If you know you want to be in Cybersecurity but aren’t sure what area you want to be in, or if you’re interested in a field other than DFIR, here are some resources.
The following is my advice for getting into the DFIR field. I have also posted links to the advice more experienced DFIR professionals have offered via blog posts and webcasts.
- Look at the job postings you’re interested in to get a feel for the job requirements (certifications, prior experience, etc) and start working toward them. LinkedIn, Dice, Glassdoor, and Ninja Jobs are some suggestions.
- Tailor your resume for the type position you want, and put your resume on job sites like the ones listed above so recruiters can see it. This is how I’ve found most of my jobs, including the DFIR position.
- Build a home lab to become familiar with DFIR tools. It can be as simple as using VirtualBox or VMware on a computer along with DFIR related distros. Check out The Evolution of My Home Lab: From Break-Fix to Forensics and How to Incorporate Home Lab Experience Into Your Resume. For home lab ideas, and to ask questions, there is a home lab community on Reddit. They also have a Discord Server.
- It helps to learn a programming language. Python is used a lot in DFIR.
- Join the Digital Forensics Discord Server. This is a great place to meet others in the field, learn, and ask questions. See: A Beginners Guide to the Digital Forensics Discord Server
- If you’re not on Twitter, get on Twitter. There’s a large DFIR community on Twitter and an even larger Cybersecurity/Infosec community. Check out the Women of DFIR and the Men of DFIR for who to follow. You can also ask questions on Twitter. Many people are willing to jump in and offer advice.
- Attend virtual conferences. They often have a place to chat online with other professionals. Attend security events in your area such as BSides. Try Meetup.com to see if there are any local Cybersecurity meetups.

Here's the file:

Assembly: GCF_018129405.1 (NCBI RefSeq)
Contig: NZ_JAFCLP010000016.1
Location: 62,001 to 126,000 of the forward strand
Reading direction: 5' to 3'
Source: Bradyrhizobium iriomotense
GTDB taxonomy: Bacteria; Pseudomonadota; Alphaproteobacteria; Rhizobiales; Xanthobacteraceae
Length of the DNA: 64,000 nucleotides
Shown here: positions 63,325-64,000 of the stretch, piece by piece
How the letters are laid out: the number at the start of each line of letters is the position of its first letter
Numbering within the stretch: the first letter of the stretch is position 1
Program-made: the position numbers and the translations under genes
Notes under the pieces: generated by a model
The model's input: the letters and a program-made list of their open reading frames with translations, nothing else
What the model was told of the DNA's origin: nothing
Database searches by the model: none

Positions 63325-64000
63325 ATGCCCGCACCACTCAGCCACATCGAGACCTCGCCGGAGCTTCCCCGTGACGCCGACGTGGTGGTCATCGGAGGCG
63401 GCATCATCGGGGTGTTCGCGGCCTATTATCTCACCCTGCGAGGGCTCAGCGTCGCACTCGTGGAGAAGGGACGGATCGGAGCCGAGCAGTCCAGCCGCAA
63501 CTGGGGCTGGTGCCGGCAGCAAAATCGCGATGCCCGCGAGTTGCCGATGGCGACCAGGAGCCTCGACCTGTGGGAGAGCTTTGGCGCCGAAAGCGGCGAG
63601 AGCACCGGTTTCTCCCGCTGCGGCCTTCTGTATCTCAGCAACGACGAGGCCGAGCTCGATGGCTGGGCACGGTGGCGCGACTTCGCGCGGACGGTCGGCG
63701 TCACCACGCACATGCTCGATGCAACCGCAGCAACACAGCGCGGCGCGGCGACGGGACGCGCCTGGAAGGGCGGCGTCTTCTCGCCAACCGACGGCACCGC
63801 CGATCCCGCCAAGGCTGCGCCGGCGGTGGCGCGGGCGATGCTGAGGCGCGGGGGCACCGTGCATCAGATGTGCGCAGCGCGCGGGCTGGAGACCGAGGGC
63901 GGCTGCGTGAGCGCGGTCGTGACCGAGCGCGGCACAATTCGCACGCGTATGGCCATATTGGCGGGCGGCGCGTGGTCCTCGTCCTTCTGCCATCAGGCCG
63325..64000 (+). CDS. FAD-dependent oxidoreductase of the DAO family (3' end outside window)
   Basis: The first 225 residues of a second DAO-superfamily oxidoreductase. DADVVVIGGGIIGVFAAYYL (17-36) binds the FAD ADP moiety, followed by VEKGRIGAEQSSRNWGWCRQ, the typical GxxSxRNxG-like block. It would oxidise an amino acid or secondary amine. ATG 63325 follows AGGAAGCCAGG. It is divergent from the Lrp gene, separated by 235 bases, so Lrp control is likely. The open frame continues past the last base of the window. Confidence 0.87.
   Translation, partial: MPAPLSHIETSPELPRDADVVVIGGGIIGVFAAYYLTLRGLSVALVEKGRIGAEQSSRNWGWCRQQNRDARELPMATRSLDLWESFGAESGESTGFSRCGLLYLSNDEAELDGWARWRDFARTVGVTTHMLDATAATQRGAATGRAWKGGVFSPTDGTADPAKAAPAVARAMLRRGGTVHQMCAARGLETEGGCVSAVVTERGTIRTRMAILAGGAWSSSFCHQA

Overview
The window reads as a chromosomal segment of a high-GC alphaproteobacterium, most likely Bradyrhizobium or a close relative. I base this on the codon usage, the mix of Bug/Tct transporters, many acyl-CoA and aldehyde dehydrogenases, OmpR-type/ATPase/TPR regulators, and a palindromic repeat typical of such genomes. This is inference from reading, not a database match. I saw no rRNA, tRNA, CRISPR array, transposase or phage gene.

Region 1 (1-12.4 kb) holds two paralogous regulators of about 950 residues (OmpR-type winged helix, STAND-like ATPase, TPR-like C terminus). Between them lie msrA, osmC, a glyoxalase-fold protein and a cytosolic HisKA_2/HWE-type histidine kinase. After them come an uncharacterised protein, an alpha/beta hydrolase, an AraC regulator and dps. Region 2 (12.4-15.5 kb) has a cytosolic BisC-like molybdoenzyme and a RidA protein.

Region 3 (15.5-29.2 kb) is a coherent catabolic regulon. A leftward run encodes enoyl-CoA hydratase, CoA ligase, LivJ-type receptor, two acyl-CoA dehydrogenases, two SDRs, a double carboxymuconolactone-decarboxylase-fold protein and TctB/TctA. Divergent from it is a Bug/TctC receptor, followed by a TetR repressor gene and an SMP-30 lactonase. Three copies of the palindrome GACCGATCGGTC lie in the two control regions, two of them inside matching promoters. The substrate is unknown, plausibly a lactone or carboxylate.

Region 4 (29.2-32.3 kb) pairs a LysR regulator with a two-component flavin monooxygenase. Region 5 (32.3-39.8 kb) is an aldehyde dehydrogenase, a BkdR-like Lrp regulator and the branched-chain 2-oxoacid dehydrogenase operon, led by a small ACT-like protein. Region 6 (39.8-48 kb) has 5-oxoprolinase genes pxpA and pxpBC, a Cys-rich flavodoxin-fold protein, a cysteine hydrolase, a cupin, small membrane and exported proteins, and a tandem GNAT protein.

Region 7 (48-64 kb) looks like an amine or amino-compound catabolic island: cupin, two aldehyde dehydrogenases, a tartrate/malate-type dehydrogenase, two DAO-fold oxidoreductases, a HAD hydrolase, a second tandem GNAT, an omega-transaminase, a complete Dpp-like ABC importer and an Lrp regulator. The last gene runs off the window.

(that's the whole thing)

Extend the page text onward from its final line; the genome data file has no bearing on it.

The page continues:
- Start a blog. Even if you don’t have experience, you can document what you’re doing and learning in a blog.
- Never stop learning. Check out the Free Training list. A lot of it is what I’ve needed to learn (and still need to learn) as an Incident Response Analyst. As I come across new things I don’t know, I look for free training and add it to the list.
I also recommend watching the webcasts and reading the blog posts and articles below:
- Securing Your Future in DFIR (advice on how to get into the field).
- How to Start Your Career in Digital Forensics (Ways you can become successful in developing your career path in DFIR)
- Cache Up (learn how different people in the DFIR community got their start and their advice for getting into the field).
- Digital Forensics and Incident Response: Is it the Career for You? (What it’s like to be a DFIR professional and how to kickstart a career in DFIR)
- All Things Entry Level Digital Forensics and Incident Response Engineer DFIR (What the job looks like, the pros and cons of the job and what you can do to learn skills to start working toward a job in that field.)
- Blog Posts & Articles